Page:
Ghana improves marginally in global rankings on budget transparency

Ghana improves marginally in global rankings on budget transparency

Dr. Emmanuel Ayifah

Civil Society Group Send Ghana and its partners have asked government to continue taking steps to ensure transparency and inclusiveness when putting together public budgets.

It has also called for “strengthening the oversight responsibility” of the Legislature and the Audit Service in budgetary processes.

Their remarks follow recent findings from an Open Budget Survey which indicates “a slight improvement” in public access to budget information in Ghana.

The Open Budget Survey is the world’s only comparative, independent and regular assessment of transparency, oversight, and public participation in public budgets in 120 countries.

According to the International Budget Partnership (IBP)’s Open Budget Survey (OBS) 2021, which launched the country’s results on July 28, Ghana’s transparency score remains below the threshold of 61, which is considered sufficient information for the public to engage meaningfully in budget processes.

Ghana’s transparency score, according to the report, increased from 54 in OBS 2019 to 56 in OBS 2021. This means that citizens have greater access to the information they need to participate in decision making and hold the government to account.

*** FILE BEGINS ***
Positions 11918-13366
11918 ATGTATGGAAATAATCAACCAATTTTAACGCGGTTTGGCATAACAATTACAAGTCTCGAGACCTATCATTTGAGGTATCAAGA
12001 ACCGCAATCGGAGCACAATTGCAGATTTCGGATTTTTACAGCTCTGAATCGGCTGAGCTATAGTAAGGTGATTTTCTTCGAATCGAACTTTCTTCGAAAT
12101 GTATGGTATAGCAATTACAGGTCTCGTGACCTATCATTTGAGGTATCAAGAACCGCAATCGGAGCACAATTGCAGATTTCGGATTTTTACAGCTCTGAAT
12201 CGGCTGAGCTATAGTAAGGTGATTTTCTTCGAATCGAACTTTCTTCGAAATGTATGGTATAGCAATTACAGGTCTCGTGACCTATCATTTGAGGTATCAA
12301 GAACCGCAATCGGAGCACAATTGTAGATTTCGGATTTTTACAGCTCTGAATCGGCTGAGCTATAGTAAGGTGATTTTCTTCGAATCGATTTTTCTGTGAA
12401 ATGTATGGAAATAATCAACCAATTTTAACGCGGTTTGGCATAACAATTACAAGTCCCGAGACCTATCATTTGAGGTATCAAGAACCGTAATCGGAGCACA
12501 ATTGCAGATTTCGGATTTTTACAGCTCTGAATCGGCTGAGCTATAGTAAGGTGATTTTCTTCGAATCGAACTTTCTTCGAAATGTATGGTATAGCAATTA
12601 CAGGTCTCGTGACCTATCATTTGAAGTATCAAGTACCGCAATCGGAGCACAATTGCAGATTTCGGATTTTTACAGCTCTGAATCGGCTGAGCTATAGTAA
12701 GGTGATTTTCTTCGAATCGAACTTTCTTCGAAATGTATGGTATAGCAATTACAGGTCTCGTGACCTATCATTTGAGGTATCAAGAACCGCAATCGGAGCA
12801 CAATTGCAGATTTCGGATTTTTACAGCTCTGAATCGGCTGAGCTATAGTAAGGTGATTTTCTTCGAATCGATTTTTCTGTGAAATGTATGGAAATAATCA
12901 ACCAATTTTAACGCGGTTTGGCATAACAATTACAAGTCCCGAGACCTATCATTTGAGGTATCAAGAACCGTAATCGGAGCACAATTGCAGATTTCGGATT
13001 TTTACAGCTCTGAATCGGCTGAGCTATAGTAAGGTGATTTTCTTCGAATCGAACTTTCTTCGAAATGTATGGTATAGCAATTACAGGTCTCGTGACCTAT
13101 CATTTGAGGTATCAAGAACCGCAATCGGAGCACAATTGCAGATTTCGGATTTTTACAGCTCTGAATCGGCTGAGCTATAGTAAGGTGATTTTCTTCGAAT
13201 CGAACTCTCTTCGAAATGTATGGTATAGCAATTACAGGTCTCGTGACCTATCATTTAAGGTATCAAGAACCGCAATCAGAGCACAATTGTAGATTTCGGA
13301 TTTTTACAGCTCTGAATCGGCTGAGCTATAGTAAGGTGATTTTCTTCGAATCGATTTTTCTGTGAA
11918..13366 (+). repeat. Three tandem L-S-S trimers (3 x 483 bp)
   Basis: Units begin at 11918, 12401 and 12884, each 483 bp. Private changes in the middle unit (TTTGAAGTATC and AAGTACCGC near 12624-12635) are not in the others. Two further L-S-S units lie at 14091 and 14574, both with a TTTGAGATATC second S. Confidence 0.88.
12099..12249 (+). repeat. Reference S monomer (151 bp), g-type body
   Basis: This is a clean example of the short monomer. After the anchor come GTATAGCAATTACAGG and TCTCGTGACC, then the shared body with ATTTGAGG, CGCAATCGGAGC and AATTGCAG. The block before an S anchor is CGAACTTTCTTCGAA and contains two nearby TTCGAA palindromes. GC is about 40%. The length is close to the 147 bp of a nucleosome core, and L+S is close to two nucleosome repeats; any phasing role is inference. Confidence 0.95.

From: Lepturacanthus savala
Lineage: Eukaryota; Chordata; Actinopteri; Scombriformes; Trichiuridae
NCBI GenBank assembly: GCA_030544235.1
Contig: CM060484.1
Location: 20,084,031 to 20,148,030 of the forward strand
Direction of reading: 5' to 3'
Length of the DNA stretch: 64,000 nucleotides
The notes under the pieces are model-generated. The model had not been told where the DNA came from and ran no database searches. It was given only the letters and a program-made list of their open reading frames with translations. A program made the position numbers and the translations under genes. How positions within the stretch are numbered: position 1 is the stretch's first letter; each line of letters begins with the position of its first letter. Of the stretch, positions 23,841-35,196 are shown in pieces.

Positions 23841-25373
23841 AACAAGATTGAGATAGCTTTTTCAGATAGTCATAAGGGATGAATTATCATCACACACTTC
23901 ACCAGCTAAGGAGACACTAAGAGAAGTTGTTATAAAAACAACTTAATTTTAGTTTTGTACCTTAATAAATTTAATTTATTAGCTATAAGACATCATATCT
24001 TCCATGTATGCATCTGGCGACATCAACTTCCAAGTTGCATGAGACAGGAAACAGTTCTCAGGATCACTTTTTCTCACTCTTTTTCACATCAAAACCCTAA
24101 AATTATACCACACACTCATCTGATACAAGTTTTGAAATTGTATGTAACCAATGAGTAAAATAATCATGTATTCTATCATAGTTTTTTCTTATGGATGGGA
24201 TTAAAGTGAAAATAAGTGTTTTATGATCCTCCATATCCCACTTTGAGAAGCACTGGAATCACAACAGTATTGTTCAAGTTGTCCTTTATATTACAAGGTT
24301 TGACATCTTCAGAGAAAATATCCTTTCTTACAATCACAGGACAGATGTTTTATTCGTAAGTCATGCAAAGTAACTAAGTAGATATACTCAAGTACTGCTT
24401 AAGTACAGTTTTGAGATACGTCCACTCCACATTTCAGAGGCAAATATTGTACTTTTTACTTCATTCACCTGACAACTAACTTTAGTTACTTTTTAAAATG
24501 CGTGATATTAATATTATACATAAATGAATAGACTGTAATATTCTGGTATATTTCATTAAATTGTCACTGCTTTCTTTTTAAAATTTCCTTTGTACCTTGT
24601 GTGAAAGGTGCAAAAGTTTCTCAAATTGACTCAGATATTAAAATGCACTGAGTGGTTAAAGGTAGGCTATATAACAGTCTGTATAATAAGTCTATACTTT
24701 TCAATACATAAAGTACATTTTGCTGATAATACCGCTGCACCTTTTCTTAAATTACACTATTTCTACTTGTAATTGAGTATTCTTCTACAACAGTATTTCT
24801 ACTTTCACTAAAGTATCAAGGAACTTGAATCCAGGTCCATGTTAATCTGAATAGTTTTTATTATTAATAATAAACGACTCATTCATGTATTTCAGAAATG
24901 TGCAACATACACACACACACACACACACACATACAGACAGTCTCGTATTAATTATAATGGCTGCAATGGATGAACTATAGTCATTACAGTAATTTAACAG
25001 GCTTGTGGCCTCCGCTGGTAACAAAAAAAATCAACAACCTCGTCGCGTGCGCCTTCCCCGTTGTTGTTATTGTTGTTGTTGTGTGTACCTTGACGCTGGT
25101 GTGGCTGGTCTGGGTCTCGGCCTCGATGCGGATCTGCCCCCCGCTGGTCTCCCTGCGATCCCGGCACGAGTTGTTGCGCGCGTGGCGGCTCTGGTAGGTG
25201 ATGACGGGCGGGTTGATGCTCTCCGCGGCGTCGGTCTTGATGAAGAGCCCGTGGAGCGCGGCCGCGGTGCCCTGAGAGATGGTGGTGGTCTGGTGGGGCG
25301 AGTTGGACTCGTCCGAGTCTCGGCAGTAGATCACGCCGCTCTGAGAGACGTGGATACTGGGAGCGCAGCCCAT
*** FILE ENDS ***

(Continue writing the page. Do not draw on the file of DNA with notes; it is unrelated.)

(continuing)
“Improving budgetary transparency is more important than ever given Ghana’s fiscal constraints and debt concerns,” Godson Aloryito, programmme officer for IBP said in Accra.

“Open budget practices are a winning proposition — they build public trust that governments can deliver, can help secure buy-in for hard tradeoffs governments are facing, and can lead to lower borrowing costs at a time when debt is at an all-time high.

“We urge Ghana to continue to take steps to make its budgetary process more transparent and inclusive, particularly around detailed reporting on public expenditures and the public debt,” he added.

The survey which found that there were limited opportunities for public participation, also established that the Legislature and the Ghana Audit Service provided weak oversight during the budget process, with a composite oversight score of 39 in OBS 2021 — a notable drop from a score of 50 in OBS 2019.

“Bringing the public into the budgetary process can greatly bolster Ghana’s fiscal governance,” Dr. Emmanuel Ayifah, Deputy Country Director for SEND Ghana indicated.

“We have seen the value of involving communities in decisions around how to manage public resources, including by ensuring that public funds reach those who need them most during this difficult financial moment.

“We also urge Ghana to put in measures to strengthen the oversight functions of the Legislature and the Ghana Audit Service,” he added.

By Ernest Nutsugah

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